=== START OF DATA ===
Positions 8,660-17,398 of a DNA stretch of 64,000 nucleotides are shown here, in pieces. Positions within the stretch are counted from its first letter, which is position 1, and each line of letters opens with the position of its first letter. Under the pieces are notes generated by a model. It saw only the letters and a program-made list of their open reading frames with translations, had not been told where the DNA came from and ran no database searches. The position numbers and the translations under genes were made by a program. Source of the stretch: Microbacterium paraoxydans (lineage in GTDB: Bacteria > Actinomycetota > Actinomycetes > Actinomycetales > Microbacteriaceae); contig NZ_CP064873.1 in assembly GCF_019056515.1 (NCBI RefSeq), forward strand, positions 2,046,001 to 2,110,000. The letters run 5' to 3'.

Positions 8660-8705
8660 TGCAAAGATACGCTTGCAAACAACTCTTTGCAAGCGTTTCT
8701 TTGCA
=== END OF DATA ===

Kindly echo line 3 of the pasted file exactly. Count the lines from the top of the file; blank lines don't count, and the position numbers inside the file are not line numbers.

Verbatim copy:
8660 TGCAAAGATACGCTTGCAAACAACTCTTTGCAAGCGTTTCT